1.Dad’s Batman upcycled waistcoat:
My dad wanted a fun waistcoat to wear to work (he’s a teaching assistant) but that wasn’t too over the top. I decided to upcycle this plain black charity shop waistcoat, with some Batman ribbon. My dad loved it and so do the kids at his school!
2. Zara’s tiny baby blanket
My friends Ije & Si’s little daughter Zara was born at just 27 weeks in January and therefore spent the first 3 months of her life in the Special Care Baby Unit at Arrow Park Hospital. I therefore decided to make a personalised baby blanket for her to use. Because of her delicate skin I researched premature baby blankets and only used top quality cotton fabrics and sourced some top quality pure cotton wadding from Simply Solids for the filing.
3. Zara’s incubator covers
In SCBU the babies incubators were often covered in order to provide some shade and darkness for these little babies that should really still be inside their mummies tummies! There were generic boring hospital issued ones, so I decided to make personalised ones for Zara. After checking the dimensions required with the nurses in the SCBU and know that Ije loves right colours, I made these two fun covers, 1 with a balloon polycotton and the other with rocking horse polycotton, both and both were backed in a strawberry polycotton and filled with synthetic wadding, all from Abakhan Fabrics. I appliqued Zara’s name onto both to add that personal touch.
4. Zipper pouch
I took part in my first ever swap this year and this is the practice pouch I made for my swap partner. Very much me colours and love the little lacy zip closure.
5. Julia cardigan
Time to get back to the dressmaking and selfish sewing, so I made myself a version of the Julia Women’s Cardigan. The pattern is from Mouse House Creations and the funky fabric, which appears to have a Spanish theme, is from Abakhan Fabrics. This is pretty easy to make, all sewn together on the overlocker and is very comfortable to wear, love the fact that the sleeves are actually love enough for little miss monkey arms here! 🙂
6. Dad’s saxophone padding
Not the most exciting of sewing projects but very practical! My dad is learning to play the saxophone and finds the neck strap rather uncomfortable. Therefore i used some black fleece to back the strap to make it more wearable.
7. Wedding bunting
My friends Jenny & Adam got married this year and I asked if there was anything they would like me to make as a wedding gift and Jenny requested bunting to decorate the top table. I found this beautiful blue lace online and used blue satin bias binding to make 10 foot of bunting.
8. Wearable Wedding guest toile
I wanted to make a new dress to wear to Jenny & Adam’s wedding, so used this funky hot air balloon from my stash (originally from Abakhan Fabrics) to make a toile, to ensure the fit was right before making the actual dress. It’s good fun and the fit isn’t too bad but I did shorten the bodice by 1″, remove the side inseam pockets and lengthen the final dress by 3″
9. Wedding guest dress
This is the final dress i made to wear to my friends Jenny & Adam’s wedding. The fabric is a Liberty jersey from Sewbox and the pattern is the Tiramisu dress from Cake Patterns. I’m really please with the fit and shape of the this dress after making the changes discussed an the toile version. It was also very comfortable to wear all day and of course the flowing skirt was great for dancing the night away in.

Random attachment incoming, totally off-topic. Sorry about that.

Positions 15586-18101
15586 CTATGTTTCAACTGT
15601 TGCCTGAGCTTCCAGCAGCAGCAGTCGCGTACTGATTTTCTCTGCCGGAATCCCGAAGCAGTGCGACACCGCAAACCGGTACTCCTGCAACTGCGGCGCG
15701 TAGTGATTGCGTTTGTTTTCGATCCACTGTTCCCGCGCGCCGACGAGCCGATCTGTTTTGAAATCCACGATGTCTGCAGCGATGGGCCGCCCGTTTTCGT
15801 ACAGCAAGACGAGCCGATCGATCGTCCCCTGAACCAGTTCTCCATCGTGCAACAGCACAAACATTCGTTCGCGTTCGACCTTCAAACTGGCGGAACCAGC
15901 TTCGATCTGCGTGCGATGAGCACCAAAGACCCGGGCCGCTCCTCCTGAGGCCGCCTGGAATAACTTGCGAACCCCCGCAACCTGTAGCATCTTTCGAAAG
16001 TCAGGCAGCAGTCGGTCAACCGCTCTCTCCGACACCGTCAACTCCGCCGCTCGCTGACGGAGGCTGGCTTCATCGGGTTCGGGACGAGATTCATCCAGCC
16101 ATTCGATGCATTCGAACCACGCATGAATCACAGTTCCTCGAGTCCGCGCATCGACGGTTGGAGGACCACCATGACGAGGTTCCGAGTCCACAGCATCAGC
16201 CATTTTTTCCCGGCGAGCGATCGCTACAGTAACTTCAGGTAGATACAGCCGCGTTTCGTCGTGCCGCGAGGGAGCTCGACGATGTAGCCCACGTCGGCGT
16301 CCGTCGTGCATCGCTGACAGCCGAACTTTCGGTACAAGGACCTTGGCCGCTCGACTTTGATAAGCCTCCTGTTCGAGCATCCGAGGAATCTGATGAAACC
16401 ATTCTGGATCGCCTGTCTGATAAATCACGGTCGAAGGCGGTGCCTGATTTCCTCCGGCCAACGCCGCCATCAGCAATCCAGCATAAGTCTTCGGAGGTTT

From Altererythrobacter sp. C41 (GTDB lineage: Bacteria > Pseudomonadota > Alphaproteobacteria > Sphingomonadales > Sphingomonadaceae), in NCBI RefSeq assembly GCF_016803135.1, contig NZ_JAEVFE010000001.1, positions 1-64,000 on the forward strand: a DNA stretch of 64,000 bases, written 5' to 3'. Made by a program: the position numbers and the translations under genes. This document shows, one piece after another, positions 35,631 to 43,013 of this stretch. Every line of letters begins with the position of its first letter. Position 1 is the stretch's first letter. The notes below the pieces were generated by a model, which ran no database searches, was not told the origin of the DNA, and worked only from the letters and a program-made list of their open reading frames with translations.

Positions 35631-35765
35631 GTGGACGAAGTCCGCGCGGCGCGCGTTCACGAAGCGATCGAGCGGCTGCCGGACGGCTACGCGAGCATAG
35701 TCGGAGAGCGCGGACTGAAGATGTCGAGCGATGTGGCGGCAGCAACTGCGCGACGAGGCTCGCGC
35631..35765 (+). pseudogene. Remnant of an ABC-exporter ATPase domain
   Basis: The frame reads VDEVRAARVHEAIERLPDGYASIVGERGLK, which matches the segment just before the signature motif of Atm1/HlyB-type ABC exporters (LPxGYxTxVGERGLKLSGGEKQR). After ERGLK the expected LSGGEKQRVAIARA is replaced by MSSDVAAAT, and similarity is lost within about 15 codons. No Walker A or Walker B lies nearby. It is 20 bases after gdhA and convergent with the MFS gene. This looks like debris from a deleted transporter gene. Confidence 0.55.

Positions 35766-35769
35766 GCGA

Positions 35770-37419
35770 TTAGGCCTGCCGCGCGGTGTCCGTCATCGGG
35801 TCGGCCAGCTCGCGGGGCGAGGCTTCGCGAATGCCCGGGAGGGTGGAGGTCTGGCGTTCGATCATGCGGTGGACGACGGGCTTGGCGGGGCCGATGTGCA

10. Handmade holiday – beach cover ups
I went on my first beach holiday in almost a decade this year, so deiced to make a number of items for my holiday. I’m rather self concious, so deicded to make these three beach coverups from light weight cottons and vopiles. The fabric was all from my stash and i used this tutorial Board & Crafty but altered it to make it much longer than the tutorial states. I had a great time in Sharm-el-Sheikh and would love to visit again.
11. Handmade holiday – simple maxiskirt
I don’t really wear maxi skirts very often but decided to try one for my holiday. I have lots of this lovely black polka dot lightweight cotton which I bought in the Abakhan Secret Sale, which I have previously blogged about. I then used this DIY Maxi Skirt Tutorial from Sew Caroline but I did hem mine as I wasn’t used a jersey fabric, like she had.
12. Handmade holiday – maxiskirt upcycle
I loved this maxi-dress that I bought from Asda years ago but never wear it as being very pear shaped although it fit me well on the hips it was way too big on the bust, so it just sat at the back of my wardrobe gathering dust! I decided to convert it into a skirt instead! I pinned it at a suitable length, then added 2.5″ and then cut off the bodice. I then turned over 1.5″ at the top and sewed and inch wide channel and feed in a piece of 1″ wide elastic that I had already worked out would hold up the skirt but stretch enough to get on & off. Hey presto – one new, usable maxi skirt!
13. Liberty Sorbetto top
As I recently blogged about Abakhan Fabrics have recently had 22,000 meters of clearance Liberty fabrics delivered which they are seling at great prices. I chose to work with the Dragonista tana lawn to make a top and in order to show off the beautiful fabric wanted to pattern that had simple clean lines without too much fuss. Therefore I decided on the Colette Sorbetto pattern. However as I don’t suit loose sleeveless tops at all I chose to add the Sorbetto sleeve pattern by Sew Incidentally and then made a few alterations to the pattern to fit and suit me better. More info is available on the blog post I wrote about it here
14. 3 quick cushion covers